Because Buddhists think a good life consists of following the Eightfold Path, the stages of the path can be used to introduce them to Christ as follows:

              Right views: Jesus is the way, the truth, and the life (John 14:6), and there is salvation in no one else (Acts 4:12). Right aspiration: Fights and quarrels come from selfish desires and wrong motives (Jas. 4:1–3); right desires and motives honor God (1 Cor. 10:31).

              Right speech: A day of judgment is coming when God will hold men accountable for every careless word they have spoken (Matt. 12:36). Right conduct: The one who loves Jesus must obey Him (John 14:21), and those who live by God’s wisdom will produce good acts/fruit (Jas. 3:17).

              Right livelihood: God will care for those who put Him first (Matt. 6:31,33), and all work must be done for God’s approval (2 Tim. 2:15). Right effort: Like runners in a race, followers of Christ must throw off every hindrance in order to give Him their best efforts (Heb. 12:1–2).

              Right mindfulness: The sinful mind cannot submit to God’s law (Rom. 8:7), and disciples of Christ must orient their minds as He did (Phil. 2:5).

              Right contemplation: The secret of true success, inner peace, self-control, and lasting salvation is submission to Jesus Christ as Savior and Lord and setting your heart and mind on things above where He now sits in glory waiting to bring the present order of sin and suffering to an end (Col. 3:1–4).


              1. Avoid terms such as "new birth," "rebirth," "regeneration," or "born again." Use alternatives such as "endless freedom from suffering, guilt, and sin," "new power for living a holy life," "promise of eternal good life without suffering," or "gift of unlimited merit."

              2. Emphasize the uniqueness of Christ. 3. Focus on the gospel message and do not get distracted by details of Buddhist doctrine.

              4. Understand Buddhist beliefs enough to discern weaknesses that can be used to make the gospel appealing (see "Bridges for Evangelizing Buddhists" and "Jesus and the Eightfold Path").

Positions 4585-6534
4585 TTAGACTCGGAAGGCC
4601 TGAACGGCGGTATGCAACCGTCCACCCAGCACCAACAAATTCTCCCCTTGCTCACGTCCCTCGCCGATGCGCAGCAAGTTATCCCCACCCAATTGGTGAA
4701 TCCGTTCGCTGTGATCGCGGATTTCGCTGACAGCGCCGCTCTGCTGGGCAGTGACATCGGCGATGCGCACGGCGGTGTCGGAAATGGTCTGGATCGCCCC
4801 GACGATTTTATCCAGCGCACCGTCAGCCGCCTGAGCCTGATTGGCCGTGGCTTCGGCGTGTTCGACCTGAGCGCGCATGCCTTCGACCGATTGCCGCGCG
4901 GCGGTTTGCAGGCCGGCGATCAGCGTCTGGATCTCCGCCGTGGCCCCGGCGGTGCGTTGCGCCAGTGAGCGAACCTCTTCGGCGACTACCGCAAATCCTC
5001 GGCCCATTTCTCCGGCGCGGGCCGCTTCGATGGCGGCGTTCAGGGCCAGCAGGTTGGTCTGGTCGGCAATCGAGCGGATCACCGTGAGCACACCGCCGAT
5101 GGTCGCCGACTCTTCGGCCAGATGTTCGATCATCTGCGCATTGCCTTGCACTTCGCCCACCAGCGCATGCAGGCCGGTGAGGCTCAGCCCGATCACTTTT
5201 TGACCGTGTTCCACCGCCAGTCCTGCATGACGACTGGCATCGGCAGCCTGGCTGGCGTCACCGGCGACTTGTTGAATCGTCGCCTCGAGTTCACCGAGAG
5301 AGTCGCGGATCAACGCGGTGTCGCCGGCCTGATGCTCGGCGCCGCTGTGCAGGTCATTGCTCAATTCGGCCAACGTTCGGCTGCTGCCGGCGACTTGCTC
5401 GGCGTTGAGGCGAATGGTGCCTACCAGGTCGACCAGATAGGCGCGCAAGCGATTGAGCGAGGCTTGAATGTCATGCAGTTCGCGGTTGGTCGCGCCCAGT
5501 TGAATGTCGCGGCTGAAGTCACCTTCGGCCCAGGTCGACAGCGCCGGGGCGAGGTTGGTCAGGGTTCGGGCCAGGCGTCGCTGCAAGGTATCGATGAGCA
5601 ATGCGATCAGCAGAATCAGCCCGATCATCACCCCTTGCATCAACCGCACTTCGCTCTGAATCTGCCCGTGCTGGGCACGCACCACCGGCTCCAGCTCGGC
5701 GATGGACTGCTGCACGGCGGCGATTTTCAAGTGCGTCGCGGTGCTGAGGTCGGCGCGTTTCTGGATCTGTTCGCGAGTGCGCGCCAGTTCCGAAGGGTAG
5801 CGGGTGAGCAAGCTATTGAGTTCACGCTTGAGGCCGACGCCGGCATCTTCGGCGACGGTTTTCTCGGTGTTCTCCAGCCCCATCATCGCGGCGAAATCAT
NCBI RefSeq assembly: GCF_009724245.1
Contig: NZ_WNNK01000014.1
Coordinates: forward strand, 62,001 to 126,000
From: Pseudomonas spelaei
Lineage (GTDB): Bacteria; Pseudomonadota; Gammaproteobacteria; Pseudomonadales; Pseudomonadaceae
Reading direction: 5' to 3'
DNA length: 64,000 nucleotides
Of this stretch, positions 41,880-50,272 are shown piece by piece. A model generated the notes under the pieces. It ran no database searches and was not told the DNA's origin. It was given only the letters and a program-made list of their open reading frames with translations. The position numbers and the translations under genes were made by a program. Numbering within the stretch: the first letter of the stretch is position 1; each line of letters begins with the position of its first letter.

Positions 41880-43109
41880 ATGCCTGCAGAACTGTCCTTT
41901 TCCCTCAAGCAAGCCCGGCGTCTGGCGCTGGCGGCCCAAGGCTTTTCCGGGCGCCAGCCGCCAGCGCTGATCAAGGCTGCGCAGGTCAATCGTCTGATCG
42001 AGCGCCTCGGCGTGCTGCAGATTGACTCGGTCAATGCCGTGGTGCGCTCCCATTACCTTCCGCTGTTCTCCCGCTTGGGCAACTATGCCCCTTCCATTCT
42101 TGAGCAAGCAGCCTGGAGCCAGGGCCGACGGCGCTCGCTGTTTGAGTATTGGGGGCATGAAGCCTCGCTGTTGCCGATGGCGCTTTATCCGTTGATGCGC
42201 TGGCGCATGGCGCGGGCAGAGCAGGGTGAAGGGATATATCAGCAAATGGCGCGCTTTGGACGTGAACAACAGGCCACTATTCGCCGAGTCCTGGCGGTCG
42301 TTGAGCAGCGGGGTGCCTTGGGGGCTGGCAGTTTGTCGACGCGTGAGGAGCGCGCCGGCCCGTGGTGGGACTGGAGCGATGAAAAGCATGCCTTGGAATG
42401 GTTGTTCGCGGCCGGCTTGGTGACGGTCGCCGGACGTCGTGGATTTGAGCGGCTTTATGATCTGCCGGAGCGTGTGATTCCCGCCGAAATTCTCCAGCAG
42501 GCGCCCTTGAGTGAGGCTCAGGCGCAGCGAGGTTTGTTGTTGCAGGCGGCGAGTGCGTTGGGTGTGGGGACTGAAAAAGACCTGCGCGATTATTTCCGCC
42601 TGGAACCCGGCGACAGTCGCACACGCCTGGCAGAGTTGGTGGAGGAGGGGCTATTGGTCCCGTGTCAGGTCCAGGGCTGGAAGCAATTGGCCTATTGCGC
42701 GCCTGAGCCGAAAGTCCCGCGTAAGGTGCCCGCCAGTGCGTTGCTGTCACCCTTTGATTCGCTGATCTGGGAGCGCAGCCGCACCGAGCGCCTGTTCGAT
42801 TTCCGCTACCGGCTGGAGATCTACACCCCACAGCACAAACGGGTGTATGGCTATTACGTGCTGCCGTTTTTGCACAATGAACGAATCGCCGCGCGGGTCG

5. While using bridge concepts (see "Bridges for Evangelizing Buddhists"), be careful not to reduce Christian truth to a form of Buddhism. Buddhism has been good at accommodating other religions. Do not say "Buddhism is good, but Christianity is easier."

              6. Share your own testimony, especially your freedom from guilt, assurance of heaven (no more pain), and personal relationship with Christ.

              7. Prepare with prayer. Do not witness in your own strength.
     <-- My site. Check it out

     Please sign the petition to pardon Kent Hovind.


              • #8
                Thanks for the info Paul. It'll definitely come in handy later.
                "Come, Lord Jesus" (Rev. 22: 20)


                • #9
                  Buddah is a dead man.
                  Jesus Christ is the living God.
                  Big difference.
         strengthened with power through His Spirit into the inner man, that Christ may make His home in your hearts through faith, that you, being rooted and grounded in love, may be full of strength to apprehend with all the saints what the breadth and length and height and depth are and to know the knowledge-surpassing love of Christ, that you may be filled unto all the fullness of God. Eph. 3:16-19


                  • #10
                    Yes, I would concede that there are similarities between the two men, however, one only needs to read The Gospels and know that there is/was only 1 Jesus. Jesus' birth was immaculately conceived and he is The Annointed One, Healed the sick, made the lame and cripple walk, cast out devils, etc...The Bhudda did none of those things. So if you really look at it and study it beneath the surface, the similarities aren't really that great.


                    • #11
                      My sons

                      The way i explain other faiths to my eldest 3 sons is. God created the world. All other faiths came later and 'worship' elements of his creation. It is error to worship something God created and therefore evil/ wrong. Why worship a created thing, go straight to the creator of all things. It's very simple and even quite young children can understand. You can only point this out and offer anyone the chance to agree or disagree. I know people see things differently, but i wouldn't spend too much time argueing with one person, when there are people out there thirsty for truth. I'm thinking pearls before swine. Shaking the dust from clothes/ feet. One person won is no more important than the next/ all are equal.
                      1 Corinthians 1:12-13 Now this I say, that every one of you saith, I am of Paul; and I of Apollos: and I of Cephas; and I of Christ.

                      Is Christ divided? was Paul crucified for you? or were ye baptised in the name of Paul?


                      May the power of the Spirit of our God unite us. SofTy.


                      • #12
                        There are no similarities. Buddha never claimed to be a God.